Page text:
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Ann Hematol. 2017 Dec;96(12):1983-1991. doi: 10.1007/s00277-017-3161-0. Epub 2017 Oct 31.

The role of mutant IDH1 and IDH2 inhibitors in the treatment of acute myeloid leukemia.

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The George Washington University School of Medicine, Washington, DC, USA.
The George Washington Cancer Center, Washington, DC, USA.
The George Washington University School of Medicine, Washington, DC, USA.
The George Washington Cancer Center, Washington, DC, USA.
Division of Hematology/Oncology and GW Cancer Center, George Washington University Medical Faculty Associates, 2150 Pennsylvania Avenue, NW, Washington, DC, 20037, USA.


For decades, researchers have looked into the pathophysiology of acute myeloid leukemia (AML). With the advances in molecular techniques, the two-hit hypothesis was replaced by a multi-hit model, which also emphasizes the importance of aberrant epigenetic regulation in the pathogenesis of AML. IDH1 and IDH2 are two isoforms of isocitrate dehydrogenase that perform crucial roles in cellular metabolism. Somatic mutations in either of these two genes impart a neomorphic enzymatic activity upon the encoded enzymes resulting in the ability to convert α-ketoglutarate (αKG) into the oncometabolite R2-hydroxyglutarate (R2-HG), which can competitively inhibit multiple αKG-dependent dioxygenases. Inhibition of various classes of αKG-dependent dioxygenases results in dramatic epigenetic changes in hematopoietic cells, which has been found to directly impair differentiation. In addition to a global dysregulation of gene expression, other mechanisms have been described through which R2-HG promotes leukemic transformation including the induction of B cell lymphoma 2 dependency and stimulation of the EglN family of prolyl 4-hydroxylases (EglN). Due to the fact that mutations in IDH1 and IDH2 are acquired early during AML clonal evolution as well as because these mutations tend to remain stable during AML progression, the pharmaceutical industry has prompted the development of specific mutant IDH enzyme inhibitors. More recently, the FDA approved the first mutant IDH2 inhibitor, enasidenib (AG-221), for patients with relapsed or refractory IDH2-mutated AML (RR-AML). This has brought a lot of excitement to researchers, clinicians, and patients, especially because the treatment of AML remains challenging and is still associated with a high mortality.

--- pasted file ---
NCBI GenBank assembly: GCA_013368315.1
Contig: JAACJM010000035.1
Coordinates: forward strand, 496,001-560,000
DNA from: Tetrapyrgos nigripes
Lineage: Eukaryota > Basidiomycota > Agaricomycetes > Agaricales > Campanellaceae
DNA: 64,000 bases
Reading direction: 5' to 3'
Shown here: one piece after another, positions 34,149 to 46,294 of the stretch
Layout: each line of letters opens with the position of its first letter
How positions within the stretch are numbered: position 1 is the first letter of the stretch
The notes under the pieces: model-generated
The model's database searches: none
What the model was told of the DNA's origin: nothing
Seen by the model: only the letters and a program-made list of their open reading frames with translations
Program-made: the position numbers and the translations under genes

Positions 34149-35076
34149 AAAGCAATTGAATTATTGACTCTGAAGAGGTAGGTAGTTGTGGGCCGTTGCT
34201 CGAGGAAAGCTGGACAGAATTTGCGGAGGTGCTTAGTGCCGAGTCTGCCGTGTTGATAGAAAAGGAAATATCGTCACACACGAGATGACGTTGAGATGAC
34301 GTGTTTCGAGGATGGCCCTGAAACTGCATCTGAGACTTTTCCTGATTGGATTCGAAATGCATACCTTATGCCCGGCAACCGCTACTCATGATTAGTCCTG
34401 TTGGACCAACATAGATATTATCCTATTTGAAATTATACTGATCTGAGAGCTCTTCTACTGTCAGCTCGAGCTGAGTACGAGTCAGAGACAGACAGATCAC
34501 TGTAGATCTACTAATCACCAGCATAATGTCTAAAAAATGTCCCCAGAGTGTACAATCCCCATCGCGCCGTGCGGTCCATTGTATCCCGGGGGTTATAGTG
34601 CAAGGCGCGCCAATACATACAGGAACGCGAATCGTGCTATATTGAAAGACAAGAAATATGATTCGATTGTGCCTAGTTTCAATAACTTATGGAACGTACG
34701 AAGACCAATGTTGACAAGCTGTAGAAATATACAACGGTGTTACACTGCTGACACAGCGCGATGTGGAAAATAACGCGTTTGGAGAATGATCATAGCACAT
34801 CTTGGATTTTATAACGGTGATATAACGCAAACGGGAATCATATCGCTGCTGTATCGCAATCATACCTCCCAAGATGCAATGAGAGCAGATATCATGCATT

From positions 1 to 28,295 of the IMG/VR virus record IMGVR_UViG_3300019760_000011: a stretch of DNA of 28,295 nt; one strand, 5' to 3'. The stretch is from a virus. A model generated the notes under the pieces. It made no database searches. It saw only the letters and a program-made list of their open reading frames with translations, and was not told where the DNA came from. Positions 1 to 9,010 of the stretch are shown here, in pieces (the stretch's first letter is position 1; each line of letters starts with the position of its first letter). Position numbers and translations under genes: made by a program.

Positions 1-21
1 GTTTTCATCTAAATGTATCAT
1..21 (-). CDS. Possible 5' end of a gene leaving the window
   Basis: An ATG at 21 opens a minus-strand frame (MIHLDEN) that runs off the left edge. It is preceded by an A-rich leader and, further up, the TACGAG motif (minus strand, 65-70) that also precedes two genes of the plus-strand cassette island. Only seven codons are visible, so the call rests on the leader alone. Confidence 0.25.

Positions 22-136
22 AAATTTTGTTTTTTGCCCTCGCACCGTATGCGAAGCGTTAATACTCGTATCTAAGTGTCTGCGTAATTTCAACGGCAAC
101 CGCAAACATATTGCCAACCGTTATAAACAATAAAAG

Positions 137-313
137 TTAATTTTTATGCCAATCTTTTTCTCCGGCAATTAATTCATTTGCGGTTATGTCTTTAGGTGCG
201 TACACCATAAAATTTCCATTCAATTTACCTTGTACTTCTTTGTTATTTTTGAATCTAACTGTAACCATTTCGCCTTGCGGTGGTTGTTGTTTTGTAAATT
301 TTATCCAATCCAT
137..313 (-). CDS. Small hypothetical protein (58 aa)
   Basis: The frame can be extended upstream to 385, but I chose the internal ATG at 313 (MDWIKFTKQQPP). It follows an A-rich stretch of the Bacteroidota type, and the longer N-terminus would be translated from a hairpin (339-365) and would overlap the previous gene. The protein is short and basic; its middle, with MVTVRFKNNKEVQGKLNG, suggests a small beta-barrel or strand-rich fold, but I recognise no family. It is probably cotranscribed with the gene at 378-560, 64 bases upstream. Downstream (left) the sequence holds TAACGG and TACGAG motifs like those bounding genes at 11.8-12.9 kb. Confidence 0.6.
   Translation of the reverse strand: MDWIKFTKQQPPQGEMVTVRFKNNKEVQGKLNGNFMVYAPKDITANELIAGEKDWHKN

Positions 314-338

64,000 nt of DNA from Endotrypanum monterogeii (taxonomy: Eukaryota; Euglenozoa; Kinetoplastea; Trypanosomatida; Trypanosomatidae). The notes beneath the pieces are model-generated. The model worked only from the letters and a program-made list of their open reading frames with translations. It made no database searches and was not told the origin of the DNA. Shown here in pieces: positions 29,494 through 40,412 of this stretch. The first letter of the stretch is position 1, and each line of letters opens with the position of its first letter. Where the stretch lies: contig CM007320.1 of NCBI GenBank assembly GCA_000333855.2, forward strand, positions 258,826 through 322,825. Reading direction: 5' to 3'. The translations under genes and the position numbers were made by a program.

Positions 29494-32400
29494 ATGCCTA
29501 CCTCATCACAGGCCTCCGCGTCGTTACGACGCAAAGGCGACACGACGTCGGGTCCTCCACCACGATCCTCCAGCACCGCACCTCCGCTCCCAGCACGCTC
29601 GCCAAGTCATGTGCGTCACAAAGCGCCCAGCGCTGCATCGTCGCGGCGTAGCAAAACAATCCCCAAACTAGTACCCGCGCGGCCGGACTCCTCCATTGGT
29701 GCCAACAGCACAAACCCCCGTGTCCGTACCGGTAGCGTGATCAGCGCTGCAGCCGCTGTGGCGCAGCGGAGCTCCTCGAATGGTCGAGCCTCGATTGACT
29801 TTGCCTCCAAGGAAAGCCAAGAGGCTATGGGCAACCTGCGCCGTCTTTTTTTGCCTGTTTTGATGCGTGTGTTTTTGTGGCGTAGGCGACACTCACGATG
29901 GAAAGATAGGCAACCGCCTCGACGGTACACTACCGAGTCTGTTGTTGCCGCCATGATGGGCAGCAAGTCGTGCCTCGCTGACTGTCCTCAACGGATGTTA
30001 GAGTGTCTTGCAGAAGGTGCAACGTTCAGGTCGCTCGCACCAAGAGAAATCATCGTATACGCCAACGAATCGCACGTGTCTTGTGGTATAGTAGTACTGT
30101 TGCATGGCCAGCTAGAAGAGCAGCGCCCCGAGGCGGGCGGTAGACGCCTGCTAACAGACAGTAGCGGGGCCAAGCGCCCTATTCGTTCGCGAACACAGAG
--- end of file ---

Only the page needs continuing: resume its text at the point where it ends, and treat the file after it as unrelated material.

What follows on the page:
AML; Clinical trial; Enasidenib; IDH; Leukemogenesis

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